Quantcast

How long does Iodophor last?

HomeBrewTalk.com - Beer, Wine, Mead, & Cider Brewing Discussion Community.

Help Support Homebrew Talk:

El Pistolero

Well-Known Member
Joined
May 29, 2005
Messages
3,584
Reaction score
16
Location
Houston
The sanitation that is...I sanitized a bunch more bottles than I used, and I'm wondering if they'll still be sanitized a week (or a month from now).
 

Janx

Well-Known Member
Joined
Dec 29, 2004
Messages
1,677
Reaction score
24
Location
San Francisco Bay Area
No...unless you seal them, and even then, I'd personally still sanitize them. Iodophor kills all the buggies that are on a surface right now. When it dries, it's done. It doesn't provide a shield or anything against future buggies that will land on it.

Now, some folks cover the bottles with foil or something and use them a month later, and really, a clean, sanitized bottle is not going to be an attractive site for bacteria and wild yeast to go, but IMHO, Iodophor is cheap and peace of mind is a good thing. I'd re-sanitize them rather than take the risk.

Cheers :D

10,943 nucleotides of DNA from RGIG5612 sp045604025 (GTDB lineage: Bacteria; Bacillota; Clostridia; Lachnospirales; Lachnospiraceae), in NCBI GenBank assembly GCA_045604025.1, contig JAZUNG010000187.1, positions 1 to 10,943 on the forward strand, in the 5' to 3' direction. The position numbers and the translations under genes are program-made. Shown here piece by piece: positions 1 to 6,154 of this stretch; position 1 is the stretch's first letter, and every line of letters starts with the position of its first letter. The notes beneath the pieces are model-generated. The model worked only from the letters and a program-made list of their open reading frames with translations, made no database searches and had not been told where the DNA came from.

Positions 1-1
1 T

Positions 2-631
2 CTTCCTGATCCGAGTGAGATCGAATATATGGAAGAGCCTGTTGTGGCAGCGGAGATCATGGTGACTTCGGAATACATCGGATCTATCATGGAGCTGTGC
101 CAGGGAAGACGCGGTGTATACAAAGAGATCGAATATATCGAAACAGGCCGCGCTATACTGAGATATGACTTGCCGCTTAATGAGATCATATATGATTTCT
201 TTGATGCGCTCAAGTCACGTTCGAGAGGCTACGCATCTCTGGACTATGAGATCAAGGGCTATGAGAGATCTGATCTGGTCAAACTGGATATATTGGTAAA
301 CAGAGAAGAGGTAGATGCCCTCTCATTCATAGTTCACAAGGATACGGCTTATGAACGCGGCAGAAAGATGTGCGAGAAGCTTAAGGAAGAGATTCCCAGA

uglygoat

Well-Known Member
Joined
Jan 3, 2005
Messages
2,765
Reaction score
10
Location
Clebland, OH
how long before the iodophor suspended in the water breaks down and is no longer effective?

like with chlorine, i can still smell bleach after a week of soaking, but the iodophor seems to fade after only a few hours....
 

Janx

Well-Known Member
Joined
Dec 29, 2004
Messages
1,677
Reaction score
24
Location
San Francisco Bay Area
I agree...it seems to fade much more quickly than bleach.

I usually trust mine for a whole 5 or 6 hour brew session if I mix up a tub of it. But no longer than that.

We used to store our chiller with Iodophor solution in the coils. Bad idea. It resulted in infection. Now I run some bleach through the chiller before putting it away and then more bleach and the Iodophor before the next use. That system has never failed.

I don't really know what affects it (oxygen, light, heat, etc), but it does seem to break down fairly quickly. I actually like that because I don't have to worry about dumping it out in terms of it being harmful.
 

Sir Sudster

Well-Known Member
Joined
May 27, 2005
Messages
1,030
Reaction score
2
Location
Buda, Tx
I read on the idaphor web site that as long as there is an amber color your still good . Once you lose the color its time for more idaphor. Idophor kills cells as it dries. The drying process is part of the bacteria cell breakdown .